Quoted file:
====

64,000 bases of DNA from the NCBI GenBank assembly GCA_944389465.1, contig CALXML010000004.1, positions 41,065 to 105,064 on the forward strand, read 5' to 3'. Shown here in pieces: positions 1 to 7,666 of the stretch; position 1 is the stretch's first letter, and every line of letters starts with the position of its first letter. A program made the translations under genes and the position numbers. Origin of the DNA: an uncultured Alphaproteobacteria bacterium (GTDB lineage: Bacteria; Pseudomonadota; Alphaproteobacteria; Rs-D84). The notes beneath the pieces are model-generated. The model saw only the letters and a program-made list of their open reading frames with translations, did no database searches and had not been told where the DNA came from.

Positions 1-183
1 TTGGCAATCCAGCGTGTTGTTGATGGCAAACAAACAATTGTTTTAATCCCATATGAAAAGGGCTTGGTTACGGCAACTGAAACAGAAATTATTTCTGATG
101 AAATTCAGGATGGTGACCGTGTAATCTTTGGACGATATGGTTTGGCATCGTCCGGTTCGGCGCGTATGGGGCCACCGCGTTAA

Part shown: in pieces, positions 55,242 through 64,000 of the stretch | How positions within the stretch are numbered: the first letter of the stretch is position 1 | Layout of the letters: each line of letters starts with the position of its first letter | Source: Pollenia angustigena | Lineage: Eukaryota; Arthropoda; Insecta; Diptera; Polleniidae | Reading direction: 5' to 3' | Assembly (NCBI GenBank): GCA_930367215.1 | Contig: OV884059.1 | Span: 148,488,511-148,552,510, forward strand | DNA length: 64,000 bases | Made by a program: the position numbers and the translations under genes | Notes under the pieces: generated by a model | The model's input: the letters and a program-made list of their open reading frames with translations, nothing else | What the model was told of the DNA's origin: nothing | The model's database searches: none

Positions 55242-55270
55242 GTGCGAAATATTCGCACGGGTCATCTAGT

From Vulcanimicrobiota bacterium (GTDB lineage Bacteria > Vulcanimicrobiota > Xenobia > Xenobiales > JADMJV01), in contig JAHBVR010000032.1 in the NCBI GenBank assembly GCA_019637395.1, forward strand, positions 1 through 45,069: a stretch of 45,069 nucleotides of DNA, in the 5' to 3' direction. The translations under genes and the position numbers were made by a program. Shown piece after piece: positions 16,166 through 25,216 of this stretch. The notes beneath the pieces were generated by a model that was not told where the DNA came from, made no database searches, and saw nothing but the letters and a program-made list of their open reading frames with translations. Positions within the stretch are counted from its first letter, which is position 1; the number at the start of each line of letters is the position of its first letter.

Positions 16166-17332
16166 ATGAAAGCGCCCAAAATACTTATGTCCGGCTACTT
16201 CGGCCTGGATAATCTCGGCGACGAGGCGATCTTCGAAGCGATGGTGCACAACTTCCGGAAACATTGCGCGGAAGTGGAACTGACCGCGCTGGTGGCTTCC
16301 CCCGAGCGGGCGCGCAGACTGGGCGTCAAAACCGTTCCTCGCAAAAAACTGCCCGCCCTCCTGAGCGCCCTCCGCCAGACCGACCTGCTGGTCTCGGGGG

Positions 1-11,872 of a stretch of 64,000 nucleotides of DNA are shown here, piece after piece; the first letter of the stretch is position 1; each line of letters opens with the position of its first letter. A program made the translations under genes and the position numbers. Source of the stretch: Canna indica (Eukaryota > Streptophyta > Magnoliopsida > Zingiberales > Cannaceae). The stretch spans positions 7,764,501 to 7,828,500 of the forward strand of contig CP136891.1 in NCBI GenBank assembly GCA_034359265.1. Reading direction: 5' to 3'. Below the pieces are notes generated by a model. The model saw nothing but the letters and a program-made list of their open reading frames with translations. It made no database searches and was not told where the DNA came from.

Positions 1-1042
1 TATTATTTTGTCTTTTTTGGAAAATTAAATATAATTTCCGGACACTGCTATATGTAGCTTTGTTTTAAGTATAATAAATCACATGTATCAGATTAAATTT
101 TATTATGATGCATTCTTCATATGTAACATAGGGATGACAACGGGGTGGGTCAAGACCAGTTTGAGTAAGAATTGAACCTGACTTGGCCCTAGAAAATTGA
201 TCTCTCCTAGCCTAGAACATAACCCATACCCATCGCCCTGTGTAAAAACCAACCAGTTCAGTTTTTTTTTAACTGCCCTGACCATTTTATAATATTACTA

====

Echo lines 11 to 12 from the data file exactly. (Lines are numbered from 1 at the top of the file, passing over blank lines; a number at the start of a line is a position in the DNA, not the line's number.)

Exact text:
16201 CGGCCTGGATAATCTCGGCGACGAGGCGATCTTCGAAGCGATGGTGCACAACTTCCGGAAACATTGCGCGGAAGTGGAACTGACCGCGCTGGTGGCTTCC
16301 CCCGAGCGGGCGCGCAGACTGGGCGTCAAAACCGTTCCTCGCAAAAAACTGCCCGCCCTCCTGAGCGCCCTCCGCCAGACCGACCTGCTGGTCTCGGGGG